It might be more common for dogs, but walking your cat can be a fun way for you and your fur friend to share in a little adventure... So long as you are patient and they are keen and willing!

Walking your cat has become increasingly popular in recent years as has the range of leashes and harnesses available.

Whilst it's easier to get a kitten used to outside walks, you can also encourage an adult cat. However, patience will be key in your pursuit, as well as acceptance should your cat steadfastly refuse.

Accessories for walking your cat

With plenty of accessories on the market to help with walking your cat, it must be noted that security design and comfort should be at the top of your list when purchasing a device - above colour choice and aesthetic.

Harnesses are recommended over collars, which can cut into your cat's soft neck and make the animal feel like it is being choked. It is important to note that your cat's neck is less robust than a dog's. With a harness, the leash will pull on the chest of the apparatus, dispersing pressure and making it more comfortable for your pet.

An advisable form of harness is a walking jacket or vest. These are designed in the same way as a harness but provide more coverage and better pressure distribution.

Depending on the quality and design of your harness, your cat may be able to extract themselves. Therefore, it is important to choose one that your cat will be unable to free itself from but also one that it feels comfortable wearing.

Getting your cat used to walking on a leash

While some cats will not take to a walking on a leash, others will enjoy it. Some will adapt quickly while others may take some time getting used to it.

Here are some helpful tips to help your cat adjust:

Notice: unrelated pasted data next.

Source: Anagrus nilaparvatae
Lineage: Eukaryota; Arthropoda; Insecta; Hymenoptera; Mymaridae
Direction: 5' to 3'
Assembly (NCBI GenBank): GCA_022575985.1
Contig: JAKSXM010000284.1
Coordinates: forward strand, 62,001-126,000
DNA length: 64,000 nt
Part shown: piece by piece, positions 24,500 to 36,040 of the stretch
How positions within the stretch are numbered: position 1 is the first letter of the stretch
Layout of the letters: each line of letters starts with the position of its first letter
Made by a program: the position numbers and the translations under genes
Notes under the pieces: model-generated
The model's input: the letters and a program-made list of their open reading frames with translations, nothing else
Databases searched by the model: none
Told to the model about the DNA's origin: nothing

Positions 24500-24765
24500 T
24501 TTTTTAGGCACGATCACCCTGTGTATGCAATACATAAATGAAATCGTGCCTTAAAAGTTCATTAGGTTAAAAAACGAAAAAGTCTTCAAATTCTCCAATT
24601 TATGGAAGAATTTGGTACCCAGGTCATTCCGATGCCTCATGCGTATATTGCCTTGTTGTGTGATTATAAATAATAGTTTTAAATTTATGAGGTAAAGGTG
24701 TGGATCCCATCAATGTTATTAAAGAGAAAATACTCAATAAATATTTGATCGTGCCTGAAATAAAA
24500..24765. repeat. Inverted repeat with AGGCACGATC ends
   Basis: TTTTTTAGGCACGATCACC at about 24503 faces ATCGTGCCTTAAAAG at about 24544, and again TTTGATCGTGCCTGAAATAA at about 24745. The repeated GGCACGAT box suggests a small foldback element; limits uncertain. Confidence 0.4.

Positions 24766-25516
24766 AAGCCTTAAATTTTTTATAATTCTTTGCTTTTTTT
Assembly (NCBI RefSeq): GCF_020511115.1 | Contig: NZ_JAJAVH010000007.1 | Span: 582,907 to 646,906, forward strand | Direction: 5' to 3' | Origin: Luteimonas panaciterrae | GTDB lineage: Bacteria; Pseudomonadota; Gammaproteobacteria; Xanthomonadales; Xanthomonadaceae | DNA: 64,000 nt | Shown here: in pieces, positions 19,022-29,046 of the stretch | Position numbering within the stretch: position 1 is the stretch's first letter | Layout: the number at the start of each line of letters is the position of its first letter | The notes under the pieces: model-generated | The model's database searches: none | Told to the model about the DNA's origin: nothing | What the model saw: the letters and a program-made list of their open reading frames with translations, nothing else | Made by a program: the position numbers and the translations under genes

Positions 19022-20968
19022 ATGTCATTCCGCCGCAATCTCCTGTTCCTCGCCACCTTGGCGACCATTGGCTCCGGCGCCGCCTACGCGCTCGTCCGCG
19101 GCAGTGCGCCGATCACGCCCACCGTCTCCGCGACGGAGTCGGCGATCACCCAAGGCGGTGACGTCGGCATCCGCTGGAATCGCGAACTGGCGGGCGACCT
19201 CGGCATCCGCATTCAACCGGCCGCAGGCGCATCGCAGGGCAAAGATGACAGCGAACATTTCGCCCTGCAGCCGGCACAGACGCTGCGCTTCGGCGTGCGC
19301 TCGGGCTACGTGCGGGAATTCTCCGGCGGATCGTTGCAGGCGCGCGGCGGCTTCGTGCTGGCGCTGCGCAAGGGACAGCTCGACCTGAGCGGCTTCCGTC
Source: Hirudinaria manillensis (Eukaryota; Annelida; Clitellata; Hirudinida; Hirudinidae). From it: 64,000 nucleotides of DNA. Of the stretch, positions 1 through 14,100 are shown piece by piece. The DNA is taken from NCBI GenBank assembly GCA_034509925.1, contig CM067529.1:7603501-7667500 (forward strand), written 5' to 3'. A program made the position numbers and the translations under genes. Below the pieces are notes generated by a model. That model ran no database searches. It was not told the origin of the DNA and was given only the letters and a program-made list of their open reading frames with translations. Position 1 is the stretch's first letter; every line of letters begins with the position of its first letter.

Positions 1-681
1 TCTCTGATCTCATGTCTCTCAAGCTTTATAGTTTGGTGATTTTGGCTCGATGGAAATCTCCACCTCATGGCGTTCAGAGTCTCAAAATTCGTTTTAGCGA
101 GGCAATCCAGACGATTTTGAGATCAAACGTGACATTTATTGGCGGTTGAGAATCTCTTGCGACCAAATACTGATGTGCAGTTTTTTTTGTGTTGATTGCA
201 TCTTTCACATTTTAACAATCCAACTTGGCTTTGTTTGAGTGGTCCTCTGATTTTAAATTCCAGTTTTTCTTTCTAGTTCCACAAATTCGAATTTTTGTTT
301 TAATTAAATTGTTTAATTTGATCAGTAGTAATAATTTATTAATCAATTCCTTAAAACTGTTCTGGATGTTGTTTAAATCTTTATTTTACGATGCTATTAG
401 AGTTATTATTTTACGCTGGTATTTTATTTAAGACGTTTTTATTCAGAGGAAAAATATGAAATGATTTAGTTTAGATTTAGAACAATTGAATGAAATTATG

1. Make sure your cat's harness (or walking jacket) is sized for them.

2. Leave the leash and harness around your cat's nap area for several days so they can adjust to their presence and smell.

3. Try to use the leash and harness as play toys (e.g. dangling them in front of your cat).

4. After a few days of the above, try to put the harness on your cat. Keep it loose for the first time. If your cat doesn't tolerate the harness, try to play with them to make them understand they still can move when wearing the harness.

5. Try again the next day. The goal is to get them used to wearing both the harness and the leash.

6. Repeat this exercise, progressively increasing the amount of time your cat wears the harness.

7. When you feel they are ready, start walking your cat inside your house. Make sure you encourage them and show them plenty of affection.

8. Allow your cat to guide you instead of where you want them to go.

9. Little by little, encourage them to take your instructions without pulling on the leash or forcing them.

10. Time to venture outside!

11. Choose a quiet place close to your home for your first walk (ideally your front or back garden).

12. As they become more comfortable with the process, you can begin to explore quiet, local streets or parks.

Remember to always monitor your cat's behaviour and stop the process if they appear distressed at any point throughout the process. Patience is key and respecting how they feel will ensure any cat walks you embark on are fun for you both!

Do you and your cat go for walks together?

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